Powers took the book further through intentional marketing efforts. Powers used the book itself as his business card. Hobart says Powers once found himself seated next to the CEO of Salesgenie on a plane. Powers gave him a book and scored two referrals through the encounter—resulting in $350,000 worth of business. 

Book Cover Design Resources

Like it or not, people do judge books by the covers. And poor cover design is one of the areas where self-published authors are most often panned by critics. Self-published authors know this risk, and they know one of the keys to a good cover is a good designer. According to a survey from Taleist, 41% of self-published authors pay for cover design. The survey also shows that authors who get help with editing and design of their books make 34%—so the investment pays off.

Below is a list of graphic designers who have experience designing book covers. Each has unique strengths and styles, and they range from independent artists to members of larger design groups and publishing organizations. Each shares their advice for authors and a bit about their work in their own words—and they almost unanimously bristled at the “favorite cover” questions. They’re listed alphabetically by first name.

There are many other ways to find a book cover designer. Start with referrals from other writers or by tracking down the designers who created covers you love. The Graphic Artists Guild also has listings of designers to help you find the right fit. You can also find designers familiar with book cover design on LinkedIn, or you can post an ad on Craigslist or Elance. If you’re on a tight budget you can hire students at a local design school.

So how much can you expect to pay? It varies—of course. Some of the factors include who owns the rights to the art, how many sketches and revisions the designer will do, the complexity of the project, whether it’s a paperback or hardcover or ebook, and more. The designers below have a wide range of services from an ebook cover for $395 to original art for $3500. On average (a rough average) an author can expect to pay around $800 to $1000 for a cover by one of these designers. Some are higher, some are lower—but a good price doesn’t necessarily mean they’re a good fit for your book.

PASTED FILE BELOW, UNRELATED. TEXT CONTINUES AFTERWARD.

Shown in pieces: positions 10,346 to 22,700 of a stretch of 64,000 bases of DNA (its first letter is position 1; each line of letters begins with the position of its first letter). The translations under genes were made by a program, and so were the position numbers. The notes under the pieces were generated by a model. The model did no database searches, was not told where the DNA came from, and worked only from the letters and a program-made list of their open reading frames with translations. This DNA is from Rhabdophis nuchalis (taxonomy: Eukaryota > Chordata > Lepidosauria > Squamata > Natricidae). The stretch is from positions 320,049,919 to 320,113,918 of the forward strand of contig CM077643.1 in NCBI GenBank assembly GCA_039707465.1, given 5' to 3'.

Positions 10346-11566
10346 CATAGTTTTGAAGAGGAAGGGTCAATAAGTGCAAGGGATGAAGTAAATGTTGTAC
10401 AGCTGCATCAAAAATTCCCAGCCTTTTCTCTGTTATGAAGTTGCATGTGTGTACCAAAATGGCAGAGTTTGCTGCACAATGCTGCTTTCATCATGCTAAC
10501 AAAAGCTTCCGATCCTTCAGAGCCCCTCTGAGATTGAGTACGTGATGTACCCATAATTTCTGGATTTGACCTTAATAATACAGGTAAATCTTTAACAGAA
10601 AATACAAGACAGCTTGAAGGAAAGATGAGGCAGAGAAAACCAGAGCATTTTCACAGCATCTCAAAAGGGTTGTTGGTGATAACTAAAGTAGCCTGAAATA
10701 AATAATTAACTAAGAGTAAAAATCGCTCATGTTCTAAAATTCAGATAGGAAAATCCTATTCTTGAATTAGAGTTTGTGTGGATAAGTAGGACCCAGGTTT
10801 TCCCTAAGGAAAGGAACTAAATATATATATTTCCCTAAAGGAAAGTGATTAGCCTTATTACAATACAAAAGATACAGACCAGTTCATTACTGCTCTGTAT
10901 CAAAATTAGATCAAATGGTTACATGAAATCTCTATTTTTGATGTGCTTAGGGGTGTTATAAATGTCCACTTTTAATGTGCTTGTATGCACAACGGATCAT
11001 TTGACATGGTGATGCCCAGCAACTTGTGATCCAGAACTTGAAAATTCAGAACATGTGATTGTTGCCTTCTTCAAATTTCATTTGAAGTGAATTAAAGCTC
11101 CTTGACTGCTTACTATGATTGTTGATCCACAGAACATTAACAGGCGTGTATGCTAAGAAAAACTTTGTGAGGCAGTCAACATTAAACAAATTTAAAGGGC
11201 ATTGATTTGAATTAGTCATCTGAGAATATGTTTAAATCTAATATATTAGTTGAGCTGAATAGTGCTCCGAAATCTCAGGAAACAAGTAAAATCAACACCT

Betsy A. Riley

DO find someone who’s familiar with your genre. There are some genres I don’t do—like romance. My style just doesn’t work for that genre.

DON’T forget that you hired the designer because they have some knowledge or skill that you need—give consideration to their advice.

Favorite book cover: Anne McCaffrey’s Dragon Song and The Sisters Brothers by Patrick DeWitt.

Favorite cover you’ve designed: That One Left Shoe, edited by me, and Furred & Feathered Friends: Katrina Castaways by Nancy Clark Townsend.


Claudean Wheeler

DO have a clear idea of what you’re looking for in a book cover. Do you want it to be serious, whimsical, authoritative, badass, conceptual, energetic, modern, clean, grungy, etc.? Have examples available of covers or design styles that you find effective. Your designer will be able to hit the ground running and dive right into the project.

DON’T assume it’s a good idea to include family photos on the cover of a book. Trying to make something personal may appeal to you but not necessarily to the masses. Even if you don’t have family photos in mind, don’t let personal attachments to certain elements get in the way of a marketable cover.

Favorite book cover: I love what Penguin and B&N do to reinvent classics.

Favorite cover you’ve designed: Currently Where Do You Get Your Ideas by Fred White is my favorite cover. It changes daily.



DO provide the right information during the briefing process. Providing too much information for the designer is almost as bad as not providing enough. Other than the basic storyline, the most helpful information to provide the designer is an idea of the tone of the cover—do you want to convey mystery, humor, fear? It also helps to provide samples of other covers that you like. If you have a main character who you would like to be on the cover, then you must describe that character as fully as possible but allow for the fact that it may simply not be possible to find the exact image of the character that resides in your imagination.

DON’T clutter the cover with your entire storyline. I get this pretty often, where the author wants to tell the entire story on the cover. It’s never a good idea, as it makes the cover too busy and loses focus. Ideally, you only want to hint at the story, while conveying the genre and tone of the book on the cover. Actually, that’s one way where you can often see the difference between traditionally published and self-published authors, just from the covers. The well-known authors almost always have a very simple, powerful image with clean, well-placed text. Self-published authors often have busy, overly detailed covers and far too many focal points.

Favorite book cover: One of my clients recently sent me the cover of Frost by Marianna Baer as a reference for a design—I think it’s beautiful. 

Favorite cover you’ve designed: I don’t have a favourite cover that I’ve designed. In most cases, as I finish designing a cover, I love it. Every new cover I design becomes my favourite until I finish the next one.


Dave Bricker

DO find out whether you’re talking with a designer or a software owner. Everybody with Photoshop and a computer calls themselves a designer, but bootlegging the latest version of Photoshop is not much of a qualification. Do ask the designer if they’re familiar with electronic prepress; they’re going to have to make sure the design is produced to the printer’s specs. Ask if they have favorite styles, designers, and typefaces. A good designer can explain these tastes and choices.